Academic journal article Capital & Class

Why Marxist Economics Should Be Taught but Probably Won't Be!

Academic journal article Capital & Class

Why Marxist Economics Should Be Taught but Probably Won't Be!

Article excerpt

Introduction (1)

The crisis in recruitment to economics degrees (perhaps reflecting a wider trend in social sciences, suffering collectively, relative to vocational subjects) in the 1990s led to a raft of literature on how to reverse this trend (Fettig, 1999; Helburn, Salemi & Siegfried, 1999; Becker, 1997; Walstad & Rebeck, 1999; Waistad & Allgood, 1999; Wirtz, 1998; Hartman, 1999 and Eschenbach, 1999; Earl, 2000). This need to reproduce economics and thus its practitioners has inflated the 'education of economics' literature beyond issues of teaching technique, textbook evaluation and learning styles, etc. However, the new focus and energy drew heavily on the existing literature: a primary assumption of the new drive to save economics provision was that students found the subject unattractive because of flawed teaching methods; or at least that any problem could be corrected by better teaching (Becker, 1997; Laney, 1999). More recently though there have been several new developments in the 'education of economics' literatur e. Heterodox economists have taken up similar causes to their orthodox opponents, though they have used different arguments (Cohn, 2001; Earl, 2000) .They have argued that the problem with economics is its content and (although not against innovations in teaching) that the process of teaching is secondary (Rochon, 2001). Whereas orthodox economists focused on process, not (orthodox) content, heterodox economists focus on (orthodox) theoretical content that they oppose. They argue that economics can be more attractive if its subject matter improves. Some heterodox economists have also expressed concern that economics is being dominated by neo-classical economics. They are also concerned about their own prospects and the possibility for the future development of heterodox thought (Lee and Harley, 1999; Dow, 2000). Also, highly significantly, a movement has grown up (from student ranks) in France attacking the content of courses (see Galbraith, 2001). (2)

The current debate has, therefore, centred on either the content or process of education, but without considering the aims. Helburn (1997) has suggested that clearly both content and process are necessary and interconnected. Whilst this is undoubtedly true, it is argued here that any discussion of content or process should be preceded by a discussion of the aims of education. It is necessary to understand exactly what the educator is attempting to achieve before the means of achieving it can be discussed. It seems clear, therefore, that a discussion regarding the teaching--or not teaching--of orthodox economics must involve a discussion of the aims of education. However, a consideration of the aims of education is largely absent from the existing literature. This paper aims to address that absence.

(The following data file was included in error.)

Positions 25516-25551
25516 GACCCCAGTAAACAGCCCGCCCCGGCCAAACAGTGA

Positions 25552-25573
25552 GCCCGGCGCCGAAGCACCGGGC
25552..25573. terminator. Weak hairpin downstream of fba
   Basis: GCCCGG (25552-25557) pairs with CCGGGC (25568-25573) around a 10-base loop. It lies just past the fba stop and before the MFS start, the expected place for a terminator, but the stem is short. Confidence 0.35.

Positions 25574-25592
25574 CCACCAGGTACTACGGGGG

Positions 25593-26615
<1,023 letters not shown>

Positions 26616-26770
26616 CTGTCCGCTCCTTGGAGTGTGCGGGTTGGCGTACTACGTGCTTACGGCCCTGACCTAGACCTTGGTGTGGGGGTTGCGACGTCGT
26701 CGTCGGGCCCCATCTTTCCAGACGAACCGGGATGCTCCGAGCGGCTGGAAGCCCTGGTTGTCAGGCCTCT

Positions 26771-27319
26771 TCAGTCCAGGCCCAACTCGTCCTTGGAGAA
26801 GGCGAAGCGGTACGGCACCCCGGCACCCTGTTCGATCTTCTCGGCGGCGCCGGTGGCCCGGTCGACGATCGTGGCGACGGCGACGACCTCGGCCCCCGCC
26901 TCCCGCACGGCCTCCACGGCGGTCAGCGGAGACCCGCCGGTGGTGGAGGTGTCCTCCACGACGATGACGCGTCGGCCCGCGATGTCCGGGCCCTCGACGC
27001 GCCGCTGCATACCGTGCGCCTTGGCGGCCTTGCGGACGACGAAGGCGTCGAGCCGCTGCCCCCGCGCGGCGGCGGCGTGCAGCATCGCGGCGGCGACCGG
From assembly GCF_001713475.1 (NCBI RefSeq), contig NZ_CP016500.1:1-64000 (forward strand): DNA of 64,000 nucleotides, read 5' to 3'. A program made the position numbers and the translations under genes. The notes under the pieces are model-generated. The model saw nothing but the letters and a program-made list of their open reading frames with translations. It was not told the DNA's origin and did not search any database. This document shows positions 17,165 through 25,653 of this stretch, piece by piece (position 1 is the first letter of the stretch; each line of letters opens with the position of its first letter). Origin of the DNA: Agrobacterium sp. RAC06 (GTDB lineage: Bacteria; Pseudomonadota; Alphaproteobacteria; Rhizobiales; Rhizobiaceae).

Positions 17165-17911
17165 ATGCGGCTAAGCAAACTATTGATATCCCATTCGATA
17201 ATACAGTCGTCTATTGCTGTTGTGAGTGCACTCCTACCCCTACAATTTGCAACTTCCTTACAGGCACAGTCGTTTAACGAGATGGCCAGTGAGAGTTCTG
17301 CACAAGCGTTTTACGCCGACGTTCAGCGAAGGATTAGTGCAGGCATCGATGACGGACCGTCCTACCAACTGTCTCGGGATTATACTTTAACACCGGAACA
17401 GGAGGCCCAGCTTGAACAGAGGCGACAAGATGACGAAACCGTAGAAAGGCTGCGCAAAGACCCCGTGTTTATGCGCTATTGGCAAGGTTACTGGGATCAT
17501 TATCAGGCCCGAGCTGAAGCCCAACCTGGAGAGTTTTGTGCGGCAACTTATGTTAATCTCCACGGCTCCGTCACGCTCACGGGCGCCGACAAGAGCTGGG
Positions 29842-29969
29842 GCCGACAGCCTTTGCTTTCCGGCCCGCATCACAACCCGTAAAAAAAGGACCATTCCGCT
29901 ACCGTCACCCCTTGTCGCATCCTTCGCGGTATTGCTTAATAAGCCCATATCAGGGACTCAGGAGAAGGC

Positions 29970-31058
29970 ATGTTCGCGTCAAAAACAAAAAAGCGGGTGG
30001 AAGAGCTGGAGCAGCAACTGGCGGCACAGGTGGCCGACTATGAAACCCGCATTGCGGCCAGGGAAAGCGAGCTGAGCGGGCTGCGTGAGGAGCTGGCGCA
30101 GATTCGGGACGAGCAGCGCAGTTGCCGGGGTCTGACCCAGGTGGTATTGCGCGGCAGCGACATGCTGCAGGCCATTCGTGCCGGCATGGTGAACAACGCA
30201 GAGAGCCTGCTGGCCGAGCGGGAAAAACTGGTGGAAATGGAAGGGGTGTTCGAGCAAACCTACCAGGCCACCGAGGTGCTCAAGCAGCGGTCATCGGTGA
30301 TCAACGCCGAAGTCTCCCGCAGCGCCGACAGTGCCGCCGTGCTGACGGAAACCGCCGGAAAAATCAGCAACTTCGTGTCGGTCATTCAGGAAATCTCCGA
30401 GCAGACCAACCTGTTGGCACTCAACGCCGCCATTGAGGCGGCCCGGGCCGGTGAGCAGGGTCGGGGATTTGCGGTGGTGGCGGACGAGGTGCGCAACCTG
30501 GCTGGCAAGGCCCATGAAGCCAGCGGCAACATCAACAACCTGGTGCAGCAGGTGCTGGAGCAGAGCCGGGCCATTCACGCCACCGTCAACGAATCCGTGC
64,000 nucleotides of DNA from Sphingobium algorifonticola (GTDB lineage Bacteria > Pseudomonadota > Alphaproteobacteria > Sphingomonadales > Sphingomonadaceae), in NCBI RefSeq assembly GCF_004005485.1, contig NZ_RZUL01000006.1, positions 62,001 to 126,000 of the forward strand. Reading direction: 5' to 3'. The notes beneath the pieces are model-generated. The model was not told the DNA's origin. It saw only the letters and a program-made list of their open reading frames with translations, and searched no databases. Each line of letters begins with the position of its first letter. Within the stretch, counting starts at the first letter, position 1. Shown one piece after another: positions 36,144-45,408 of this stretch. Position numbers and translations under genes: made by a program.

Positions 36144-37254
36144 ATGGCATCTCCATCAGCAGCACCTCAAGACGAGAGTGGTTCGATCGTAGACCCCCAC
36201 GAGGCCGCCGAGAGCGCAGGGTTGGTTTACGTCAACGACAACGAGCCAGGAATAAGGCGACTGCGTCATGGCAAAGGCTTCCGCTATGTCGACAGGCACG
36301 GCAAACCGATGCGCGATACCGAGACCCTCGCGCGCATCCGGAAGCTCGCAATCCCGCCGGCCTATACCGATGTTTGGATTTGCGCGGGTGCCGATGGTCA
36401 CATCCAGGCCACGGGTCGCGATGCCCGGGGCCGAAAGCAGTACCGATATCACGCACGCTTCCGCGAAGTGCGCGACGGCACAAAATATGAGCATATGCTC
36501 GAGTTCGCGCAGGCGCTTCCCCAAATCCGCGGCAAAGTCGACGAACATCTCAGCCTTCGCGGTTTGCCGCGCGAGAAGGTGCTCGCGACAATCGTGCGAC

As the authors are economists, the aims of education are placed within the context of the teaching of Economics. It does seem likely that heterodox economists will disagree more on the means than on the aims, but we do however need to be clear about these aims, for there will not be complete agreement. Common to those positions, though, any discussion of the aims of education would probably be either naive or utopian without a consideration of the wider social context, as education has always had this wider social role. Those who wish to teach heterodox economics must be aware of this social context or they will inevitably fail.

Such discussions have a long history, and Castle points out that 'Plato would certainly remind us that it is impossible to devise the right means if we are not clear what our aim is to be' (1961: 203-4). Bertrand Russell (1992: 413) agrees: 'Before considering how to educate, it is well to be clear as to the sort of result which we wish to achieve.' Mager writes: 'Instructors simply function in a fog of their own making unless they know what they want their students to accomplish as a result of their instruction' (cited in Curzon, 1990: 131). …

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